“The human time traveler model for explaining UFOs has gained traction over the past two years,” said Michael Masters, professor of anthropology at Montana Technological University.

Masters is the author of the 2019 book “Identified Flying Objects,” which examines the premise that UFOs and aliens might just be our distant human descendants using the anthropological tool of time travel to visit and study us, as members of their own hominin evolutionary past.

“I think people are starting to realize that it makes a lot of sense in the context of how these ships work, how they can achieve such incredible accelerations and decelerations if they’re manipulating space-time within their own framework. of reference in and around these craft, and whether we can take seriously the description of the beings seen in association with them, how ubiquitous they are described in human terms, regarding their behavior, technology and morphological form,” said Masters at Space.com.

Masters appreciates that the UFO/UAP subject is taken seriously by a wider group of professionals in various fields.

“The more we continue to reduce the stigma that has surrounded this subject for so long, the sooner we will begin to understand the nuances of this mysterious phenomenon,” he said. “Hopefully, further reducing stigma will also mean that more scientists and scholars will continue to participate in the conversation without fear of retaliation or shame on their existing research agenda, which can only help advance our knowledge further and faster.”

Thanks to the official acknowledgment of the reality of these objects, Masters said, “the conversation can now move from ‘Are they real? to ‘What are they, and where, or potentially when, do they come from?'”

Fermi paradox: Where are the aliens?

Lack of coordination

Currently, there is a lack of coordination among organizations involved with UAP detection equipment, but that could change this year, said Robert Powell, executive board member of the Scientific Coalition for UAP Studies (SCU) in Austin, Texas. .

“I think it will get better as we move into 2022,” he said.

A number of SCU members are involved in the Galileo project, and the organization has partnered with several groups, including UFODATA, the UFO Data Acquisition Project (UFODAP), and UAPx.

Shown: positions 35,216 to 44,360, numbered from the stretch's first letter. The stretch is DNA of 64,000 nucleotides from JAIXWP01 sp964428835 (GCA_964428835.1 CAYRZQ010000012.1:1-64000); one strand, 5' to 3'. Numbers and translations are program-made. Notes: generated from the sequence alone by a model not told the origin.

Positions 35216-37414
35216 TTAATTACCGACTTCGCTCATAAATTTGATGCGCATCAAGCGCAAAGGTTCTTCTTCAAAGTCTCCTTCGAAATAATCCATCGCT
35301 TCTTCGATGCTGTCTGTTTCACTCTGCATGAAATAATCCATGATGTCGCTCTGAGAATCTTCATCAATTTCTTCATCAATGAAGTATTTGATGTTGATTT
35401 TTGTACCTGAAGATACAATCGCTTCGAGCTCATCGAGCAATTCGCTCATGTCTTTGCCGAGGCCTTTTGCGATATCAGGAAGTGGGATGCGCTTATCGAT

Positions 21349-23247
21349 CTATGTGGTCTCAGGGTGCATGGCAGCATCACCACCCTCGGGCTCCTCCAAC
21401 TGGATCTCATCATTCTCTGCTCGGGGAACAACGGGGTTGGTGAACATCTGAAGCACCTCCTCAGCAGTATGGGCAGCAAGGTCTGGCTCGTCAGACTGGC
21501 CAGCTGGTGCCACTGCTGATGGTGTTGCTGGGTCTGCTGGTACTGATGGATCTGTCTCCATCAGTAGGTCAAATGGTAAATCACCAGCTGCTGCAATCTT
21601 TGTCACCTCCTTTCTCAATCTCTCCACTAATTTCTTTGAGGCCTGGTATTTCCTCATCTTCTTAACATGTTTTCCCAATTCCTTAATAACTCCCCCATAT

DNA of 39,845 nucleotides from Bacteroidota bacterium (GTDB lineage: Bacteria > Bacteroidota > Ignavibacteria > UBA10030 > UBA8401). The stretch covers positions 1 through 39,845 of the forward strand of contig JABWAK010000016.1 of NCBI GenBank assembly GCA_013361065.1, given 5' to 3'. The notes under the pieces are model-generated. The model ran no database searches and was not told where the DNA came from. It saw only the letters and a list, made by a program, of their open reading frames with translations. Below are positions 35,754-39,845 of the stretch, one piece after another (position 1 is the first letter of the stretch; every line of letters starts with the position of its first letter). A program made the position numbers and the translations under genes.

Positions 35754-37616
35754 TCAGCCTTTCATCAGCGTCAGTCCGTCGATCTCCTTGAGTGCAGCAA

“UFODAP already has a working model that has been sold in the market and is reasonably priced between $2,000 and $5,000, depending on the accessories you want,” Powell told Space.com. “This system has already been used by a group known as UAPx to collect data. Our goal is to coordinate these activities so that we can use a system with standardized equipment to collect data.”

But before that happens, Powell said, groups need to map out exactly what that piece of equipment is trying to measure and verify that the system can achieve that goal.

Upcoming challenges

“These are exciting times, as there are a growing number of groups focused on detecting and studying UAPs,” said Kevin Knuth, associate professor of physics at the University of Albany and vice president of the ‘UAPx, which intends to integrate a network of distributed UAPs. sensors that interested parties can host locally to help spot UAPs.

Still, there are challenges related to the interaction of diverse groups, he said.

“While some coordination between groups can be beneficial, particularly in the context of efficiency, the fact that we currently know very little about NAPs implies that the potential for discovery is higher if groups start with working independently, trying out different equipment and procedures and observing in different locations,” Knuth told Space.com.

As lessons are learned and results are made public, different groups will begin to adopt equipment and procedures that have proven successful, he added.

“For that reason, it probably doesn’t make sense to coordinate groups at this time,” Knuth said. “Instead, as we learn more about how best to observe and study UAPs, communication between groups – facilitated by sharing data and publishing results – will lead to improvements in general. This is the advantage of independent scientific studies.”

Taking a broader view, Knuth said scientific groups plan to publish peer-reviewed scientific papers. The result will be a further advance in scientific studies of UAPs “while encouraging and compelling more scientists to get involved in the study of what could very well be one of the most important discoveries in the history of humanity,” he said.

Leonard David is the author of “Moon Rush: The New Space Race” (National Geographic, 2019). A longtime writer for Space.com, David has been reporting on the space industry for more than five decades.